The speed reached was 304.77 mph, which was achieved at Volkswagen Group's Ehra Lessien test track in Germany and regarded as the highest speed for a production car.
The previous highest speed was the 277.9 mph achieved by a Koenigsegg Agera RS on a stretch of Nevada highway back in 2017.
Bugatti Chiron Super Sport 300+
Now, Koenigsegg has a new version of its Jesko hypercar called the Jesko Absolut that has been developed with one goal in mind: top speed. As a result, the car's aerodynamic setup is aimed at minimizing drag, with Koenigsegg claiming the coefficient of drag is a low 0.278 Cd.
One measure is the removal of the Jesko's rear wing, with a pair of fins added instead to aid stability. The downside is that downforce has been reduced from a normal 3,000 pounds at speed to just 330 lb.
Other changes include the removal of the front splitter and side winglets, the addition of smoother panels on the body, and the stretching of the tail section by about 3.35 inches for better airflow. The final touch is the addition of dish-style wheels that are also said to be better for airflow.
Koenigsegg Jesko Absolut (left) and Koenigsegg Jesko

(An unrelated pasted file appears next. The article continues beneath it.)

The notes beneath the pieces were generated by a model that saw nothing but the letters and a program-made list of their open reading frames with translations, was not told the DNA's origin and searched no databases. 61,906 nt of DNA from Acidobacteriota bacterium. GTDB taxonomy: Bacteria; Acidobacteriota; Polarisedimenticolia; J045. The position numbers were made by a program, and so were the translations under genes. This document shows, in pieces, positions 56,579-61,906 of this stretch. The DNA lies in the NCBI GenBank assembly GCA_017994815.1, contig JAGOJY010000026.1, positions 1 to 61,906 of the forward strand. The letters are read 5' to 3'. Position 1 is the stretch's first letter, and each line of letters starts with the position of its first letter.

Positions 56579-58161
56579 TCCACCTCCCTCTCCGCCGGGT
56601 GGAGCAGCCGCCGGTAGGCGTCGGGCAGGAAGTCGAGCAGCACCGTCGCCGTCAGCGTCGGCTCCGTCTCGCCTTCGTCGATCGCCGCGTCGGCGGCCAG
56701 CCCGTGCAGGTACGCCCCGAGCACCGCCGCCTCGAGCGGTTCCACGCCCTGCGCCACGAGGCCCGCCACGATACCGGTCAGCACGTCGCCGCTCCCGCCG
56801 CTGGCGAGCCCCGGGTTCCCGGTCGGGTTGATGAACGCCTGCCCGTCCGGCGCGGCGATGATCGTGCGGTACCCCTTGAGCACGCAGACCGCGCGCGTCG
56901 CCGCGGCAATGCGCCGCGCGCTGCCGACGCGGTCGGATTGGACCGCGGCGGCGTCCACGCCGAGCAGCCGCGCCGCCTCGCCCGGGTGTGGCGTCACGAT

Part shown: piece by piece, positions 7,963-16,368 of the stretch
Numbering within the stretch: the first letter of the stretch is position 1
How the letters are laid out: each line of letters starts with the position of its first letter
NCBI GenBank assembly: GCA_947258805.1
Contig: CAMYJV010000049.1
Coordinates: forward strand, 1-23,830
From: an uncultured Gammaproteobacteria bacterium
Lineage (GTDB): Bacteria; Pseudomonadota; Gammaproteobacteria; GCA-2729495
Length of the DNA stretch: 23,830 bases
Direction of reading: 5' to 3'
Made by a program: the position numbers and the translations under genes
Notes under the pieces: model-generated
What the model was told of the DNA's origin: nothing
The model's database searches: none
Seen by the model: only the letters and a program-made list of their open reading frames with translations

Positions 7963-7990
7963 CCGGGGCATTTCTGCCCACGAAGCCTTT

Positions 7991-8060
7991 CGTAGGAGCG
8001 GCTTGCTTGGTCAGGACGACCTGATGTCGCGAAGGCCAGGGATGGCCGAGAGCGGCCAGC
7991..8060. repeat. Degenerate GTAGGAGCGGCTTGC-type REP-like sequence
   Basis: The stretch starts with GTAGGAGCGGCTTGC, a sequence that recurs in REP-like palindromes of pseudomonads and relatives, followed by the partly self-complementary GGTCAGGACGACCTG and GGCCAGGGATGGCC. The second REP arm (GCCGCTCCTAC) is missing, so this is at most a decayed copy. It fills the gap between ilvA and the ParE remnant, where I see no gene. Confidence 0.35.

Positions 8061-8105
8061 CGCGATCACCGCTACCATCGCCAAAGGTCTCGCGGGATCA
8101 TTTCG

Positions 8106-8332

Coupled with a 1,600-horsepower output from the Jesko's 5.0-liter twin-turbocharged V-8, when running on E85, the new Jesko Absolut should be faster than any production car before it, including the Bugatti, according to Koenigsegg. Previous rumors have hinted at an internal goal at Koenigsegg of 500 kph, or 310.68 mph.
Interestingly, Koenigsegg has stated that the company won't attempt to build a faster car than the Jesko Absolut—ever. It means future owners will never have to worry about losing their bragging right of having Koenigsegg's fastest car. Don't worry if you've already ordered the standard Jesko. Koenigsegg is giving buyers the option to choose the version they want.
Alongside the Jesko, Koenigsegg also unveiled a new hybrid model called the Gemera. It's the first model from the Swedish brand with four seats.